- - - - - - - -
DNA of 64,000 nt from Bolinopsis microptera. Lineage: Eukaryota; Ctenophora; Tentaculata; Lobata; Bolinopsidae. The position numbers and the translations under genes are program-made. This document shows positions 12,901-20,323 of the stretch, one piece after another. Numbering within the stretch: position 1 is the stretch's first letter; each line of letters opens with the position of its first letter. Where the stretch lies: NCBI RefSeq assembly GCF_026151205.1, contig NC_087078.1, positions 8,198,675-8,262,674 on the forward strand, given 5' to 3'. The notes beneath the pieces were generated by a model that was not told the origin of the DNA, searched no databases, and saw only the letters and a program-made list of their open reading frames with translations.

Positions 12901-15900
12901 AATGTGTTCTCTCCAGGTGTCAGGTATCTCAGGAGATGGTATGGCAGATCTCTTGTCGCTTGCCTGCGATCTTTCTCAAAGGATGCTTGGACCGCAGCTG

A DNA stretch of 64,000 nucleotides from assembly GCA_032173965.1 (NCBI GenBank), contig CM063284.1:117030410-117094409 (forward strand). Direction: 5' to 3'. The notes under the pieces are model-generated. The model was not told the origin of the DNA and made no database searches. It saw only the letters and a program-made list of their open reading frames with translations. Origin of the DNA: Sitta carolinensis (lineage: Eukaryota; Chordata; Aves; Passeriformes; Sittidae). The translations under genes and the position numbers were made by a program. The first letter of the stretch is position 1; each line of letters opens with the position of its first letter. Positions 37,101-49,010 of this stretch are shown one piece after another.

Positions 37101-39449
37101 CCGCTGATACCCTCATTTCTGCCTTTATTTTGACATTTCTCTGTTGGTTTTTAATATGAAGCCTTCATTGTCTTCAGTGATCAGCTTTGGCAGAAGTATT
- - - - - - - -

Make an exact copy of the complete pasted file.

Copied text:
DNA of 64,000 nt from Bolinopsis microptera. Lineage: Eukaryota; Ctenophora; Tentaculata; Lobata; Bolinopsidae. The position numbers and the translations under genes are program-made. This document shows positions 12,901-20,323 of the stretch, one piece after another. Numbering within the stretch: position 1 is the stretch's first letter; each line of letters opens with the position of its first letter. Where the stretch lies: NCBI RefSeq assembly GCF_026151205.1, contig NC_087078.1, positions 8,198,675-8,262,674 on the forward strand, given 5' to 3'. The notes beneath the pieces were generated by a model that was not told the origin of the DNA, searched no databases, and saw only the letters and a program-made list of their open reading frames with translations.

Positions 12901-15900
12901 AATGTGTTCTCTCCAGGTGTCAGGTATCTCAGGAGATGGTATGGCAGATCTCTTGTCGCTTGCCTGCGATCTTTCTCAAAGGATGCTTGGACCGCAGCTG

A DNA stretch of 64,000 nucleotides from assembly GCA_032173965.1 (NCBI GenBank), contig CM063284.1:117030410-117094409 (forward strand). Direction: 5' to 3'. The notes under the pieces are model-generated. The model was not told the origin of the DNA and made no database searches. It saw only the letters and a program-made list of their open reading frames with translations. Origin of the DNA: Sitta carolinensis (lineage: Eukaryota; Chordata; Aves; Passeriformes; Sittidae). The translations under genes and the position numbers were made by a program. The first letter of the stretch is position 1; each line of letters opens with the position of its first letter. Positions 37,101-49,010 of this stretch are shown one piece after another.

Positions 37101-39449
37101 CCGCTGATACCCTCATTTCTGCCTTTATTTTGACATTTCTCTGTTGGTTTTTAATATGAAGCCTTCATTGTCTTCAGTGATCAGCTTTGGCAGAAGTATT